Canvey Island boy racers face crackdown

Powers to tackle Canvey Island boy racers is “integral to the quality of life of so many”, a council leader has said as a crackdown is launched.

First steps to bring in a stringent Public Spaces Protection Order to tackle anti-social boy racers was agreed by Castle Point Borough Council cabinet on November 18.

Essex Police added its support for the introduction of the PSPO for the area around Roscommon Way which regularly sees anti-social behaviour and dangerous and careless driving, predominantly on Friday, Saturday and sometimes Sunday evenings between 9am and 2am.

The borough council’s plans for a PSPO follow years of attempts to tackle the issue that seriously impact the sleep of residents living in a nearby housing estate, but also risks the lives of those taking part.

Cabinet member councillor Wayne Johnson, (Cons Appleton) said: “I fully support the introduction of a public safety protection order.

“It is important to note that we are not just doing this for the residents who are being impacted, we are also doing it for the safety of the perpetrators who are driving these vehicles.

“They are risking their lives.

“Over the weekend a very close friend of mine lost a grandson who was 17 years of age in a car chase.

“It is a very dangerous game and the message that needs to go out from this council is that we are doing this for their safety as well as being helpful to our residents and protecting them against this anti-social behaviour.”

The council has now agreed to a six week consultation – a necessary first statutory step before it can make a PSPO.

The findings from the consultation will be brought back to cabinet for it to decide whether to proceed with the PSPO and, if so, the area to be designated and the restrictions which would apply.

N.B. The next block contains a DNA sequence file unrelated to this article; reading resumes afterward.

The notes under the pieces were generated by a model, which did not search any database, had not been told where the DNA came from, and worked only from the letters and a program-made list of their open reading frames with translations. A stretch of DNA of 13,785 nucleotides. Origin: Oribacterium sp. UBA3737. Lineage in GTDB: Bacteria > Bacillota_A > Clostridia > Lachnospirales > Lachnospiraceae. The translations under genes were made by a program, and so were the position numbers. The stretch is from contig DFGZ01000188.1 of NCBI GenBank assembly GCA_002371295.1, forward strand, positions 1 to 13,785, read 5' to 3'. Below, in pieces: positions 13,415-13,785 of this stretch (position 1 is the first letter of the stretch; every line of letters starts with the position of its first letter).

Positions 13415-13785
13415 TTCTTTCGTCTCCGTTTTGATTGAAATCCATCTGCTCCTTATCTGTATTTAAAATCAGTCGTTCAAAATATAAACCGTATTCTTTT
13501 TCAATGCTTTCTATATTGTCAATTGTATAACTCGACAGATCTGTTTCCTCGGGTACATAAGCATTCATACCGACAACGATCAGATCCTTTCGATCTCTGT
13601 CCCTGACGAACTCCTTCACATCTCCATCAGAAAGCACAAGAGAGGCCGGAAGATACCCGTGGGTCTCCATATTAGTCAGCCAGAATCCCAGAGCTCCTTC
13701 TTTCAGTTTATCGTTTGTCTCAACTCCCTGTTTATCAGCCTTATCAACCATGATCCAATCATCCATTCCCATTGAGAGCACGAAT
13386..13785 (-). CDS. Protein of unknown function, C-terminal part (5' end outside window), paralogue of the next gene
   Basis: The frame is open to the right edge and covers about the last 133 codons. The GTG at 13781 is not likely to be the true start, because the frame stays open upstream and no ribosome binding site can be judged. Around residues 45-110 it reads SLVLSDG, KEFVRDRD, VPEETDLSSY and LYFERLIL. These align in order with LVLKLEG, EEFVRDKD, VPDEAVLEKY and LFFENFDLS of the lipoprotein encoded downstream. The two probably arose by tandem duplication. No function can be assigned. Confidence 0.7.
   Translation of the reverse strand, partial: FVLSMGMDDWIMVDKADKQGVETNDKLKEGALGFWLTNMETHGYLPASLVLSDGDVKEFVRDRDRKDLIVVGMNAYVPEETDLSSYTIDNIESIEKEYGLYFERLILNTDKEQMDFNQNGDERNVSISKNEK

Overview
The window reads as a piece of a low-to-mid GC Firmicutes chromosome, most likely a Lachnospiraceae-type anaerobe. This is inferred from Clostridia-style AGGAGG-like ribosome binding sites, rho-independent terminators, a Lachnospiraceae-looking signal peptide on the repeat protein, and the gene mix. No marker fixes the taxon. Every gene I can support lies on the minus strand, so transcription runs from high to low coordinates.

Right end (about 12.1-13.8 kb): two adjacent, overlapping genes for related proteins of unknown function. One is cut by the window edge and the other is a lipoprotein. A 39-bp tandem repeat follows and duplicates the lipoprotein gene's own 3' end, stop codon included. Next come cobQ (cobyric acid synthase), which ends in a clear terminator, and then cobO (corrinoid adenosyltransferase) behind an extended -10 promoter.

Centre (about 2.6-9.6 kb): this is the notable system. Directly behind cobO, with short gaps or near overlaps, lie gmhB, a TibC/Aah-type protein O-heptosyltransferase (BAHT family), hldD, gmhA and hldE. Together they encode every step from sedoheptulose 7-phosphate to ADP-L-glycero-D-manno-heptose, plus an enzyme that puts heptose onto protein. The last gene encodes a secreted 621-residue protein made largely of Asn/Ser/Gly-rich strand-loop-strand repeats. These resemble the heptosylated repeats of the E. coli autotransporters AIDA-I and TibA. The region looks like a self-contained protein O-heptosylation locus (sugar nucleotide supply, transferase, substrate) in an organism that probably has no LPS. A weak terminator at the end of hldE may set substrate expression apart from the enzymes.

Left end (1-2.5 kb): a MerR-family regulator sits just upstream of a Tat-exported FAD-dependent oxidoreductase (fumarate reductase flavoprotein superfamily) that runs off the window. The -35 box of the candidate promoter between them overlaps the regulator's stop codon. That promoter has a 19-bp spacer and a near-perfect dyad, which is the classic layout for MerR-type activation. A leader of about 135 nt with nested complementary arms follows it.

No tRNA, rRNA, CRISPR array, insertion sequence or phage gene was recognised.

Anyone in breach of the order can be prosecuted, or issued with a £100 Fixed Penalty Notice. Repeat offenders can find themselves in court.

Essex Police have received reports of anti-social behaviour since the road opened in 2012

The noise of the racing vehicles can be heard from the other side of the island and even into Benfleet, the council’s cabinet heard.

Several operational orders over the years to try and address the problem have only been met with varying degrees of success.

One solution to lock the gates at Morrison’s car park and McDonald’s, where the crowds congregate and race between the three roundabouts on Roscommon Way, interfered with access for Morrison’s night workers.

Essex Highways says that because of the type of traffic and classification of the road, it is not feasible to implement any traffic calming measures.

During 2021, Essex Police put in place several dispersal orders enabling police to require individuals or groups to leave a specified area and not to return within a specified period of not more than 48 hours.

But this time limit means that dispersal notices may need to be issued repeatedly in persistent cases. Further, these powers only permit police to require an individual to leave a specific area, not a general area.

The location is even more attractive given the nearby McDonald’s provides food and drink to those who attend – not just those racing between the three roundabouts at high speed “drifting” around the bends but also for the large crowds of spectators of up to 100 or more who can line the unlit dual carriageway, only metres from the racing cars passing them at speed.

The borough council say this comes with “considerable risk” who have no physical barrier to protect them from those racing along the highway.

The council says a PSPO may provide a useful additional measure “to tackle the persistent and unreasonable activities”.

Leader of Castle Point Borough Council Andrew Sheldon said: “This is a very important motion and step for this council and that has been a policy priority of mine for some time.

“It is very rare you find a motion that is so integral to the quality of life of so many and that has so much to do with a very serious concern about public safety.

“A public safety protection order is something this council can do.

“The police have gone out there and done a fantastic job time after time.

“We want them to have more power and to give them – we are going to consult on giving them- more powers to go out there and do their job with a far stronger hand.”

Piers Meyler

Local Democracy Reporter